The “Infinite Monotype" concept emphasizes the series conveyed by ghost images visible in subsequent monotypes, whether printed by hand or on press. When you display them sequentially on a wall or in a book they have a temporal and narrative power that a collection of single prints can't approach. This workshop compresses the technical learning curve about what doesn't work such as washes, thick paint, smooth paper, etc. that otherwise would take months to learn.
Monotypes offer an amazing combination of drawing, painting, and printing in one process. Monotype can be done with a limited budget, supplies, and space. My method involves painting in watercolor on glass or Plexiglas and transferring it with hand tools onto rough papers ranging from Bristol to rice paper. Students needn't be advanced or have drawing skills. Painting with watercolor on plates can of course be done in plein air, the student's studio, or in the classroom.
Dean Morris graduated from The Cooper Union School of Art in 1980 and had an award-winning career as a graphic designer in New York City. He wrote articles for several design magazines and taught graphic design at The Cooper Union, Pratt Institute, and Parsons The New School for Design. Since 1996 Morris has worked in the media of drawing, collage, sculpture, computer art, photography, and printmaking.
Teaching isn't a thankless job, it's a magical process with real results when students open a new door to themselves and you helped do that.
Someone who is looking for an art course may be drawn to prominent elements of my work; color, gesture, approachability rhythm, simplicity, curiosity, reexamination of the academic subjects of self-portrait and floral sketch, or the humor and courage to half-erase the ghost image but keep it around to haunt the next painting that I print. They may want help finding and using their own ideas. They surely will want their individuality to show through, and just as I'm bad at imitation, I'm bad at demanding students copy me. An idea and its clear expression is my goal, that's what students want -- they may not even realize it -- and I give it to them.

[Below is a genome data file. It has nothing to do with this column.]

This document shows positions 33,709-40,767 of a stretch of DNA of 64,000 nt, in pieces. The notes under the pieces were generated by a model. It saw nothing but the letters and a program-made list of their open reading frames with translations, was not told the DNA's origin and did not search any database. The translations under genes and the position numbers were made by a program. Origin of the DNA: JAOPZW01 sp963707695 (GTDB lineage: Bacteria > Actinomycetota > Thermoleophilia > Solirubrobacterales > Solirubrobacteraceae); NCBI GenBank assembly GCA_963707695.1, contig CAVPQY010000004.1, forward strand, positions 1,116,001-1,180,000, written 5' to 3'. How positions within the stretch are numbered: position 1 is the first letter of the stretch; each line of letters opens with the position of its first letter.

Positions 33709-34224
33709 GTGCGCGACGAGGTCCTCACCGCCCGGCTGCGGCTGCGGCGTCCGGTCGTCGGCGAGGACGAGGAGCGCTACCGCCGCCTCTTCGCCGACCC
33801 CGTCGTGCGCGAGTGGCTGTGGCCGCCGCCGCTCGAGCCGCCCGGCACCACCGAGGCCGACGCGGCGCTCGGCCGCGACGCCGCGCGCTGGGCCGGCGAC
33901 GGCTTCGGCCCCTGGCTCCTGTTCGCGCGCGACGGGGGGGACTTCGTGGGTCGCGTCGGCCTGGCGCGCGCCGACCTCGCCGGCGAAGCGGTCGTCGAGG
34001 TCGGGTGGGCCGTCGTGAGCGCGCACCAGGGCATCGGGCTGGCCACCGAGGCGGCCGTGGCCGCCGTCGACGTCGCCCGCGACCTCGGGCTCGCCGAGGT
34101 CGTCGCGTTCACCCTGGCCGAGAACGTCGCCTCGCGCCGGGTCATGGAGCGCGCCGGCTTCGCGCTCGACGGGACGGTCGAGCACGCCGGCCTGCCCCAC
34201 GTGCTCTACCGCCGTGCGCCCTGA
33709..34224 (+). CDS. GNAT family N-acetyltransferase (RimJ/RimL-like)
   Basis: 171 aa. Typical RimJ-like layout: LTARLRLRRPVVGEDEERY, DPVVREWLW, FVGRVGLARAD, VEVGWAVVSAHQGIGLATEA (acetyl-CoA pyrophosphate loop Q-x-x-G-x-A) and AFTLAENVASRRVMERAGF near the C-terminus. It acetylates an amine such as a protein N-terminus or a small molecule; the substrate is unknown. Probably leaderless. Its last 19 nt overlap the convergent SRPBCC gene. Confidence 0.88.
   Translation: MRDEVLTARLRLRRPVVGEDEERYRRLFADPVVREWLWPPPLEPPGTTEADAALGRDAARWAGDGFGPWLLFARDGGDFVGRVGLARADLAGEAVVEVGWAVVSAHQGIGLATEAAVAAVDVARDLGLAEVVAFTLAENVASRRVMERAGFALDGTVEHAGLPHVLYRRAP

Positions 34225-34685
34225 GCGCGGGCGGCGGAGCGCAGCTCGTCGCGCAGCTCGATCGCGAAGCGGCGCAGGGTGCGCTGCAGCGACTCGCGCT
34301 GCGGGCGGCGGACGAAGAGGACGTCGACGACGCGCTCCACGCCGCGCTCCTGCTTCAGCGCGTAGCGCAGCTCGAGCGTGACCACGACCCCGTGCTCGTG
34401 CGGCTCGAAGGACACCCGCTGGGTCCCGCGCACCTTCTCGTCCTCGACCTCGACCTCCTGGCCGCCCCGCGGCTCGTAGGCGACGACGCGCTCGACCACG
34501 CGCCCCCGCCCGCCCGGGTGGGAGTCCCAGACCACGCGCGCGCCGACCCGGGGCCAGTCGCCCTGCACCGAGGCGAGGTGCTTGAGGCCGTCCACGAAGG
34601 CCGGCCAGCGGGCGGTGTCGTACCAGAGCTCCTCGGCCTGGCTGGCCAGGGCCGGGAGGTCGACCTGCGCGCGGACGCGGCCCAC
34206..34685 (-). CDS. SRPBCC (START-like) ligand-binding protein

I adore several different elements of art; line, color, form, contrast, mood, and sequence. I like a few classical drawing tricks like a halo around a predominant detail to make it pop. I like pursuing beauty through every section being readable -- whether I'm depicting something that should be recognizable or not. If you cut a 4x4 square hole from cardboard and place it anywhere over your work, you should have a section with beautiful forms. Similarly, if you were to mount your art and jigsaw the negative and positive shapes apart you should be able to pick up any piece and hold a beautiful shape in your hand!
What students said:
" I greatly appreciate his open mind and his insights into my work."
Michael Aron, graphic designer and teacher
About this class:
The more you examine your work in the Infinite Monotype method you'll see time, meaning, and form converse in its newly minted and unique language. You'll realize you have interlaced yourself with your ideas, experiences, techniques, materials, and ultimately your art. The images send you back and forth in sequence; under and over themselves; before and after each other; and ultimately previous and next on the wall or in an edition or book. A series of Infinite Monotypes is an automatic gallery show plan or instant book design -- the results shine in those viewing formats.